I feel pressure to find a new outfit for every special occasion. Maybe I’m a sucker for social media ads, or perhaps I love clothes and will use any excuse to buy them. Either way, my budget can’t handle all the clothing I wish it could.
That fact inspired me to search for budget-friendly ways to afford the clothes I want. In my research, I found three fashion startups that use innovative strategies to help consumers develop wise shopping habits. Check out the companies below to get serious about sticking to a clothing budget.
I stumbled across Reel in an Instagram ad and was so intrigued that I had to sign up. The premise of Reel is that you don’t have to feel bad about buying things you want if you wait until you can afford them.
It works like this: When you sign up, you link your bank account. Then, you log in to your Reel account and search for items you want to buy. It offers selections from all the major retailers and even has categories such as perfume, accessories, and furniture.
If you find an item you want, you can choose how much to save for it on a daily, weekly, or monthly basis. Reel automatically will put money from your bank account toward that item, per your parameters. When you save enough for the item, Reel will place the order for you.
“As humans, we’re highly aspirational,” said Reel CEO Daniela Corrente. “We’re constantly struggling between the love of buying things and the guilt of going into debt. I was looking for saving platforms and realized everything that’s out there is saving for retirement or a rainy day but not for tangible things — for the pair of shoes or the bag or things that you want in the short term.”
Corrente most recently used the platform to save for perfume. “If I put $1.00 in a day, in three months when my perfume runs out, I can buy a new perfume,” she explained.
There is one con: The money you put in a savings account with Reel could do more for you if you invested it or left it in a high-interest savings account. If you put your money in an account where it could earn more interest, you’d still save it and potentially be able to make your purchases faster.
2. Trend Pay
Trend Pay has reasonably priced, fashionable clothes you can pay for upfront or in monthly installments.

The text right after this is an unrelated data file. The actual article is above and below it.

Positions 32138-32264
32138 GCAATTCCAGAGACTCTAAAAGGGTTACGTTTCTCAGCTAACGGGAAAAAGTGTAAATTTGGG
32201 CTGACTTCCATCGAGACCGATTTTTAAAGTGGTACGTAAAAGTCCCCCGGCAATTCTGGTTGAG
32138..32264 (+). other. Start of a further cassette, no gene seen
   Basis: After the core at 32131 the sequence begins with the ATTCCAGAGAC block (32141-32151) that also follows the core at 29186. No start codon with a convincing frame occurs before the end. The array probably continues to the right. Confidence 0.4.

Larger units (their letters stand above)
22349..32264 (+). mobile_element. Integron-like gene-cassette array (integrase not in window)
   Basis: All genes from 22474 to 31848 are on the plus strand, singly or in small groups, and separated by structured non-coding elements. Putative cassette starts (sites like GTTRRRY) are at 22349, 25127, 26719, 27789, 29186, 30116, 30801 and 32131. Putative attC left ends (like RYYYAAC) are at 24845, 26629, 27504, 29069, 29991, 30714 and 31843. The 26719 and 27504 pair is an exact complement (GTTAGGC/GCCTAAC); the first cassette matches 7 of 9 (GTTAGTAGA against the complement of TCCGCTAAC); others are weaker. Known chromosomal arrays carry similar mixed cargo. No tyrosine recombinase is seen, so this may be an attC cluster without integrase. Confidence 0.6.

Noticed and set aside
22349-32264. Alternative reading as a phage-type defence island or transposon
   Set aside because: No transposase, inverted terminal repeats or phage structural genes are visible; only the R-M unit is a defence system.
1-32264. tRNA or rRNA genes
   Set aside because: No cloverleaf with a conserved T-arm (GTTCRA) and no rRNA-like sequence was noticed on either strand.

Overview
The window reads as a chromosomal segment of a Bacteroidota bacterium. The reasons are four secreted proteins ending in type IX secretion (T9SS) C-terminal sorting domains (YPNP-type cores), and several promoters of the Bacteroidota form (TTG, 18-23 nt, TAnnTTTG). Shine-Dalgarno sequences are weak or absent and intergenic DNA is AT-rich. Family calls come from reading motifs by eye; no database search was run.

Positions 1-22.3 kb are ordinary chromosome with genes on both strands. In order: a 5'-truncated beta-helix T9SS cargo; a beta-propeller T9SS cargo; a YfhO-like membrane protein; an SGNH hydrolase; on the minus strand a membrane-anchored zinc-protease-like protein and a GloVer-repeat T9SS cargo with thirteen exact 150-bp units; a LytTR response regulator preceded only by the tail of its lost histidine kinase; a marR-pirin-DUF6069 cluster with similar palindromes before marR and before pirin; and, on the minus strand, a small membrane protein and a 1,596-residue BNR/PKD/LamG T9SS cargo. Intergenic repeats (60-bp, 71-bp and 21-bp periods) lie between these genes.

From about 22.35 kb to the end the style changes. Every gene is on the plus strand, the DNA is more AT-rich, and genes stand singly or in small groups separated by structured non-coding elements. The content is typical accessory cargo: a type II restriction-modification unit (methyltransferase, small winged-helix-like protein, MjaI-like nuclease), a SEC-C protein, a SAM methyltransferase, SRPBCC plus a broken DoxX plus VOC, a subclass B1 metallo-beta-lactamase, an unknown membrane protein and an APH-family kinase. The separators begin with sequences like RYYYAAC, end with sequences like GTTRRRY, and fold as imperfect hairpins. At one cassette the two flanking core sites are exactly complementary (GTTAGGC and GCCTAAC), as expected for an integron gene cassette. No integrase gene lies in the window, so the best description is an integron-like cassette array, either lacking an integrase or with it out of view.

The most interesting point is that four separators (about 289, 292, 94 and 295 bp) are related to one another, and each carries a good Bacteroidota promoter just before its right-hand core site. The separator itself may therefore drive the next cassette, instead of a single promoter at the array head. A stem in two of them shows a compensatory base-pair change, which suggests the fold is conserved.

If you choose monthly installments, you’re technically going into debt since you’ll owe the company money. However, it’s more affordable than credit card debt, and there’s a clear end date for when you’ll fully repay what you owe.
There are no extra fees or interest charges when you divide the price of your item. But if you miss a scheduled payment, Trend Pay automatically will charge your debit or credit card. You also might incur late or failed payment fees in these instances.
If you need a pricier outfit for a wedding, a graduation, or another special occasion, using Trend Pay could be a good way to balance the cost with your other monthly bills instead of taking a large chunk out of your budget at once.
I’ve used Trend Pay, and in my experience, it had excellent customer service. The dress I ordered was snagged when it arrived, and because Trend Pay had no others left in my size, it issued me a full refund and let me keep the dress.
Cladwell takes a different approach to dressing in style — helping you spend less by maximizing what you already own.
Through the app, you select clothing items that are similar to what’s in your closet. Then, you add factors you’re planning for, including trips, daily routines, or even the weather. The app then will give you daily outfit ideas based on your needs. Rainy day? It’ll show you combinations in your closet for that. Beach vacation? You’re covered.
“On average, our customers are spending $600 a year on clothes that they would never wear,” said Cladwell founder Blake Smith. “Cladwell enables you to buy fewer, but better, items.”
When you go shopping, you can run your purchases through the app to see how many combinations you can make with the new item and your existing clothes. This process could keep you from spending money on clothes you’ll wear only once. The app also tracks items in your closet that you rarely wear, making it simpler to clean out your closet and sell old clothes.
“There’s a lie in the fashion industry that being fashionable means buying a lot of clothes,” said Smith. “That’s a lie in the same way that being an artist means buying a lot of art. Truly being fashionable is working within the constraints of what you have and creating things that people haven’t thought of.”
Cladwell’s hope is that helping people get savvier about their outfit options will save them from spending too much on clothes, but the app comes at a cost. You can try it free for three days before the price jumps to $7.99 per month.
You don’t need to feel guilty about shopping
Shopping can make you feel guilty if you buy things you can’t afford or get stuck in a retail therapy cycle. Instead, buy clothes within your budget and use a combination of saving, selling, and smart consumer habits to take the guilt out of your purchases.
“The feeling when you buy that pair of shoes and you don’t have to worry about that credit card bill coming in the mail — that’s exciting,” said Corrente. “That’s empowering,”
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